Output: the slice S, a set of nodes of the tPDG
Slicing on the PDG of sequential programs is a simple graph                                     Initialize the worklist with an initial state tuple:
reachability problem [14], because control and data depen-                                                                         s if θ (s) = θi
dence is transitive.                                                                            C = (s, (t0 , . . . , t| | )) ti =
                                                                                                                                   ⊥ else
                                                                                                worklist w = {C}
Definition 4.1 The (backward) slice S( p) of a (sequential)                                      slice S = {s}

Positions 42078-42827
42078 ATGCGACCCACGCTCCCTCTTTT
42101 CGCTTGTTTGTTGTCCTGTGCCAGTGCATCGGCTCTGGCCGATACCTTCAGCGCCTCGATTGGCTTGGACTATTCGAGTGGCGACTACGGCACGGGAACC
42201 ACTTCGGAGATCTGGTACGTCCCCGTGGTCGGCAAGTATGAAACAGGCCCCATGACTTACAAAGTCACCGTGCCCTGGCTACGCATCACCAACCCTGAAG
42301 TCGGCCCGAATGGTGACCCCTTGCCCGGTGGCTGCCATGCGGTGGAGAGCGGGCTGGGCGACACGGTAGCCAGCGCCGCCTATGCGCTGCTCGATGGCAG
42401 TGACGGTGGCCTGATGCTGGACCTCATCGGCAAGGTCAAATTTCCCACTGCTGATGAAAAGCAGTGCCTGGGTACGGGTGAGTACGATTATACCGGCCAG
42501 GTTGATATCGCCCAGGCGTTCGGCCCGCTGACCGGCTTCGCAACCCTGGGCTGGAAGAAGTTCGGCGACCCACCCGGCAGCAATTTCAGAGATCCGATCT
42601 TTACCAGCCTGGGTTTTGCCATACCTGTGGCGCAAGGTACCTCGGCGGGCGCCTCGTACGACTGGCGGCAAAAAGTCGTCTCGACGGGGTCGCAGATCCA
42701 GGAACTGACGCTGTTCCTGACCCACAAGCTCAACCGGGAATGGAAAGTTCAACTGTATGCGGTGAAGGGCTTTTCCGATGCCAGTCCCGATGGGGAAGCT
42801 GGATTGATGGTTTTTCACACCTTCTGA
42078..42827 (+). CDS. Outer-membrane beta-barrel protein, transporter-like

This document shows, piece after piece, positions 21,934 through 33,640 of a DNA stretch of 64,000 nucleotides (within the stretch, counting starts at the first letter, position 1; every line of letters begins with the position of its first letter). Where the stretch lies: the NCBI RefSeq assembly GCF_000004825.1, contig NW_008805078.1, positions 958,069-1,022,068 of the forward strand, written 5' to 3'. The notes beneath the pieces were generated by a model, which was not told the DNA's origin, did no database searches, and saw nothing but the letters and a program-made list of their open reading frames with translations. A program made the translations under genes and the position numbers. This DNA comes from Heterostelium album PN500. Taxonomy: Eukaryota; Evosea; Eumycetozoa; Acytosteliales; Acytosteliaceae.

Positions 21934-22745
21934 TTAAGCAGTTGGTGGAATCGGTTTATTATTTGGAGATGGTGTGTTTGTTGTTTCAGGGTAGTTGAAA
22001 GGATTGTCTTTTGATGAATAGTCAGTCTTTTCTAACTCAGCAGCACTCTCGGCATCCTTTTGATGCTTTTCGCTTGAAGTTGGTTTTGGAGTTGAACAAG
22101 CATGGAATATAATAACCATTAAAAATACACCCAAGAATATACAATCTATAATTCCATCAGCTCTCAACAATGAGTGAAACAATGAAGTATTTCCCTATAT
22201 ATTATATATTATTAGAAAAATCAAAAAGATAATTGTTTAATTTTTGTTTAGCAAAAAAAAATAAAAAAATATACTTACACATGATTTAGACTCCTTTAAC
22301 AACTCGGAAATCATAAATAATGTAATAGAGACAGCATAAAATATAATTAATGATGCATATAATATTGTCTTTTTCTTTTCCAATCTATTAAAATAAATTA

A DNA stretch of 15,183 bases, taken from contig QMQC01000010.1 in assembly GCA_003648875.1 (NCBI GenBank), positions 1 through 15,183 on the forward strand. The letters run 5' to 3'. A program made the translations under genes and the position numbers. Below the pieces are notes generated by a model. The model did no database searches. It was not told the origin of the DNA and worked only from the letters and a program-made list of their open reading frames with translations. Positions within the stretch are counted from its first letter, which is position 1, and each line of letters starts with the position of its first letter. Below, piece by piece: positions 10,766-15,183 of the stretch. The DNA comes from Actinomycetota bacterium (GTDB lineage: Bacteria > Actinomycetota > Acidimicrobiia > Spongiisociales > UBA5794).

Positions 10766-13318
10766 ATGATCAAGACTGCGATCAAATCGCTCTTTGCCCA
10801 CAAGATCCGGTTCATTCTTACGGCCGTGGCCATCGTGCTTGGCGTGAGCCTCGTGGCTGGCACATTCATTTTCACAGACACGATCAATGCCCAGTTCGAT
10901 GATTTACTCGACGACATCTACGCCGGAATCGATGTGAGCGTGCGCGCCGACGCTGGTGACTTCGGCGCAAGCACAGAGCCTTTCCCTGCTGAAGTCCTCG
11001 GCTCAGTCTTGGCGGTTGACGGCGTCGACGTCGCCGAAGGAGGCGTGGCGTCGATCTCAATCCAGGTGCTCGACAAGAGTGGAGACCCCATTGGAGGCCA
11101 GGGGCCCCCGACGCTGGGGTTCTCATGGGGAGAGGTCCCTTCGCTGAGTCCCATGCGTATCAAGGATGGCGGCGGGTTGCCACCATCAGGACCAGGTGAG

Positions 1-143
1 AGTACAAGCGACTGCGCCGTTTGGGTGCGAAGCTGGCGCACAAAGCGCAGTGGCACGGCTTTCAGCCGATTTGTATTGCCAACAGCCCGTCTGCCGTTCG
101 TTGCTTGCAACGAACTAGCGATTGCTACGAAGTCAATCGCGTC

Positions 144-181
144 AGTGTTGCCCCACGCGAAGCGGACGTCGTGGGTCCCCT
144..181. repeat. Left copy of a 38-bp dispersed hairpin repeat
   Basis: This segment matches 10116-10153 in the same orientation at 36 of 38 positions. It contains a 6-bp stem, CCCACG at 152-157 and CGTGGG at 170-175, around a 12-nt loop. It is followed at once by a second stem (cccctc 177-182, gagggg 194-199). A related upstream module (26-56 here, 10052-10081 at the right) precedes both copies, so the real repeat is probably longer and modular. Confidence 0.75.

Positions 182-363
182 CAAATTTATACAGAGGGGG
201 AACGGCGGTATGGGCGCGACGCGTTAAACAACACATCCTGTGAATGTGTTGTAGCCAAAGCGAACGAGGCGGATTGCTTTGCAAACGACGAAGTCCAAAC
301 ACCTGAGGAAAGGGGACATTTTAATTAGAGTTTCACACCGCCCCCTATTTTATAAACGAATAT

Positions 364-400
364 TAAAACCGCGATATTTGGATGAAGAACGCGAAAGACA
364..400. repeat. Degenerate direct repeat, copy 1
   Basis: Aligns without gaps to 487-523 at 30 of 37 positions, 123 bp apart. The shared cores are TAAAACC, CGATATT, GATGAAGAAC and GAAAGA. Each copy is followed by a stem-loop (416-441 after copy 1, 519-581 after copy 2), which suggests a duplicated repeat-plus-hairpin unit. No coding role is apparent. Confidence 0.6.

PDG at node p consists of all nodes on which p (transitively)                                   repeat
depends:                                                                                            remove the next element c = (x, T ) from w
                  S( p) = {q|q → p}                                                                 Examine all reaching edges:
The node p is called the slicing criterion.                                                        for all edges e = y −→ x do
                                                                                                      T = [y/θ(y)]T
    This definition may easily implemented through a graph